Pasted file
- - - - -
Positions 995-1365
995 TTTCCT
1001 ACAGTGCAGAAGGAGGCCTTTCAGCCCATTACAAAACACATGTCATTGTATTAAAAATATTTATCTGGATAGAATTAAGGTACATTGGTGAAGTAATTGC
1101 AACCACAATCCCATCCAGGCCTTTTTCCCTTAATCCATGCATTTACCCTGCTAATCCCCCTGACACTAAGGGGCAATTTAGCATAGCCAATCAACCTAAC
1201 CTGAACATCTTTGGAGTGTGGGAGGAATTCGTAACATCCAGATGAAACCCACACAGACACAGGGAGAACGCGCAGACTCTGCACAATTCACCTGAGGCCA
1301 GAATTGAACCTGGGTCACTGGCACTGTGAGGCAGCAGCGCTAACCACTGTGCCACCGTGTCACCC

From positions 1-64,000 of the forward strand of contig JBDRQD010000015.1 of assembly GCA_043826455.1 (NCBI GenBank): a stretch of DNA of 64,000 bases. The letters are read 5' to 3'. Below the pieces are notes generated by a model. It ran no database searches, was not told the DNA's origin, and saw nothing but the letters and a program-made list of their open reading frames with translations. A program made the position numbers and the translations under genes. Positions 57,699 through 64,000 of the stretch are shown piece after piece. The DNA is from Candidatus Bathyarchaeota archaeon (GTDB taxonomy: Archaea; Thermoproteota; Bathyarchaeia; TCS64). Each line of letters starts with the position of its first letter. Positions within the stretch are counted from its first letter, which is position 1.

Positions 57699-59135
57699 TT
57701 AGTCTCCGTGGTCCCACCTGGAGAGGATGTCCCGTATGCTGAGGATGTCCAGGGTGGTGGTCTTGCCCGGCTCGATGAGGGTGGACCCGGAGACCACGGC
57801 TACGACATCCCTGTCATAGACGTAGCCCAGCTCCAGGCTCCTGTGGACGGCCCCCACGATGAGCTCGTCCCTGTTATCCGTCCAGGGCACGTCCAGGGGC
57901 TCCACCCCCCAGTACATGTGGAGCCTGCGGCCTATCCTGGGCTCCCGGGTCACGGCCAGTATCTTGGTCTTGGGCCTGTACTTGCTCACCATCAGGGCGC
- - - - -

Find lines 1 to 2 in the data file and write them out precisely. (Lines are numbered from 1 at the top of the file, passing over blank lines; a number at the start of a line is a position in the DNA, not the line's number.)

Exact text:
Positions 995-1365
995 TTTCCT